After the curable phase change building material 22 and the non-curable phase change support material 48 when ejected in a layer, they change from a flowable to a non-flowable state. After a layer through the passage of the leveler 32 was leveled over the layer, this layer is then through the radiation source 78 exposed to actinic radiation. Preferably, the actinic radiation is in the ultraviolet or infrared band of the spectrum. However, it is important that the leveling takes place before a layer of the radiation source 78 is suspended. This is because the preferred leveler can flatten the layers only if the material in the layers can still be transferred from the non-flowable to the flowable state, which is not the case when the material 22 is first hardened.
In this embodiment, both materials are passed through the leveler 32 collected and removed and then form the waste material. Preferably, a second radiation source 80 present over which the waste material in the waste receptacles radiation is exposed, so that the building material 22 Cures in the recordings, so that no reactive material remains in the waste receptacles.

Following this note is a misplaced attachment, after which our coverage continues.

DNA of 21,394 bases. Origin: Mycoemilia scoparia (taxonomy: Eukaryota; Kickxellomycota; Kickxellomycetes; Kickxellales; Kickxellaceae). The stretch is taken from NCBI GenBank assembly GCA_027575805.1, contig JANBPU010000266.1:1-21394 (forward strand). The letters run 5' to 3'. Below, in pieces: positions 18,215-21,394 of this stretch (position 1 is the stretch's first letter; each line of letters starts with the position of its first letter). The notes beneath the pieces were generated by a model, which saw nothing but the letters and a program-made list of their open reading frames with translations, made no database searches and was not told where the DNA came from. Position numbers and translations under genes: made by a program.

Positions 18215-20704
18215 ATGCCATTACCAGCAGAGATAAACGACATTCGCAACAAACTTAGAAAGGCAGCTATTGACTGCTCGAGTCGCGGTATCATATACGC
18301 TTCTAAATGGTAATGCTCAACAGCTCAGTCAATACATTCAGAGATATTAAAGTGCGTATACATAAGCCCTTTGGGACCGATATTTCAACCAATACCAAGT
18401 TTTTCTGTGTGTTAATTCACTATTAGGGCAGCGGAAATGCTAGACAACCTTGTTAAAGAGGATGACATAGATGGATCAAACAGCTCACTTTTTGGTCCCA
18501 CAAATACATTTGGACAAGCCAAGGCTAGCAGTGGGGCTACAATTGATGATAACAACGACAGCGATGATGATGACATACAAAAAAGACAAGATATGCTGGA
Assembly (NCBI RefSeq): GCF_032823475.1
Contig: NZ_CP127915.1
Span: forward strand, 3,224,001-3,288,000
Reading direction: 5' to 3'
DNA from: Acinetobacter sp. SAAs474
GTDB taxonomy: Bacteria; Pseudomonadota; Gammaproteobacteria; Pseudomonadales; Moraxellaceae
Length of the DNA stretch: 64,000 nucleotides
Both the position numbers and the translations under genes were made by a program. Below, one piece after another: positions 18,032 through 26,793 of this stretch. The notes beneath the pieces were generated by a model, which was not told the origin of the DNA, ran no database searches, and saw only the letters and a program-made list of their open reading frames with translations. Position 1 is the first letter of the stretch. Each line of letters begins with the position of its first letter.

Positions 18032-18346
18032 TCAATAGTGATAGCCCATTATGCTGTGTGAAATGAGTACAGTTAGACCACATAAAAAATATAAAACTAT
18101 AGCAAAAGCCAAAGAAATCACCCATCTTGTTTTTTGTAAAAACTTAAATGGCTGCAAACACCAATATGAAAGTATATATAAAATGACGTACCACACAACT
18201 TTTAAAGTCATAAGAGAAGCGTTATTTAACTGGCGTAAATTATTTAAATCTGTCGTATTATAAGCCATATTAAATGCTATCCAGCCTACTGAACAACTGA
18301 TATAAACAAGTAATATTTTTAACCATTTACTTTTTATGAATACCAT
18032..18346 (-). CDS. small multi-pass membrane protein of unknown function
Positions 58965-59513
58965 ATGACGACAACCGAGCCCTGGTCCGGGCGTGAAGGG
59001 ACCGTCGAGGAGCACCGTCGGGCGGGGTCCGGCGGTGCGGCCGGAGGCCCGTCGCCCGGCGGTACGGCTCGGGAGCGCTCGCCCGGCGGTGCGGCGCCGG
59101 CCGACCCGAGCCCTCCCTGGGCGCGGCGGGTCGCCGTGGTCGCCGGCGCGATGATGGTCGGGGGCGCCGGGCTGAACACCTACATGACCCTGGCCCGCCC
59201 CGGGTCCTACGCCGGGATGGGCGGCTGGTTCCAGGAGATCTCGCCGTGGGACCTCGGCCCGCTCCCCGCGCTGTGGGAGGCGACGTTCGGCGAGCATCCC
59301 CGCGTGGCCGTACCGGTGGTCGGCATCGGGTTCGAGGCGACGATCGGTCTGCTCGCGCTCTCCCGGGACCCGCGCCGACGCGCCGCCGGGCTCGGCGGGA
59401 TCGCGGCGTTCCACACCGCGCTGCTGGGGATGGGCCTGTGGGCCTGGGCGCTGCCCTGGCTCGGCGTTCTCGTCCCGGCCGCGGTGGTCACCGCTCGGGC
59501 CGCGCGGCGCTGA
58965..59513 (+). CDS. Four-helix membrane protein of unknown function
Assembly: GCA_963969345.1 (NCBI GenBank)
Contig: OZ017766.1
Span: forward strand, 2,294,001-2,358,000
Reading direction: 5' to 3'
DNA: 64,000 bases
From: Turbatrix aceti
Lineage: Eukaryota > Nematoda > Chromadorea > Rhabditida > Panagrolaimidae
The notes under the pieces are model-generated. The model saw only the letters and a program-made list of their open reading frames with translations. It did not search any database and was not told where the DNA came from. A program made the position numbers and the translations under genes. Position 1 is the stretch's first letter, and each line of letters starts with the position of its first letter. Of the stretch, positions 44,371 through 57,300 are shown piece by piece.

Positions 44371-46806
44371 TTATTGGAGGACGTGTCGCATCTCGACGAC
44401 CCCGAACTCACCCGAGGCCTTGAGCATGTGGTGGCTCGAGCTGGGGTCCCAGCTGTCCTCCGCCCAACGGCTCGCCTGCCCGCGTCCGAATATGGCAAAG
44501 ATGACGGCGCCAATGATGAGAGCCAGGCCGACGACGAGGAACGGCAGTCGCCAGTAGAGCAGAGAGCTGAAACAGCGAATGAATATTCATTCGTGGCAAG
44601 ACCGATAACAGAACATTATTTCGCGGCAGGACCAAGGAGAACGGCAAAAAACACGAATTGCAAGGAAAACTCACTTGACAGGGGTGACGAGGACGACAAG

The following will be on 3 Referenced. Here is the SDM facility that is in 2 is shown schematically, with the reference numeral 10 designated. For access to the construction environment, there is a sliding door at the front of the device 82 arranged. The door prevents radiation in the machine from entering the environment. The decor is designed so that it does not run or turn on when the door is open 82 is open. In addition, the door opens 82 not when the device is running. They are material supply doors 84 arranged so that the curable phase change material through a door 84 and the non-hardenable phase change material can be introduced through the other door into the device. A waste drawer 86 is at the bottom of the facility 10 arranged so that the ejected waste material can be removed from the device. It is still a user interface 88 present that is in communication with the previously discussed external computer and that tracks the capture of the printer command data from the external computer.
the embodiments described above
Modifications and changes
without departing from the scope of the appended claims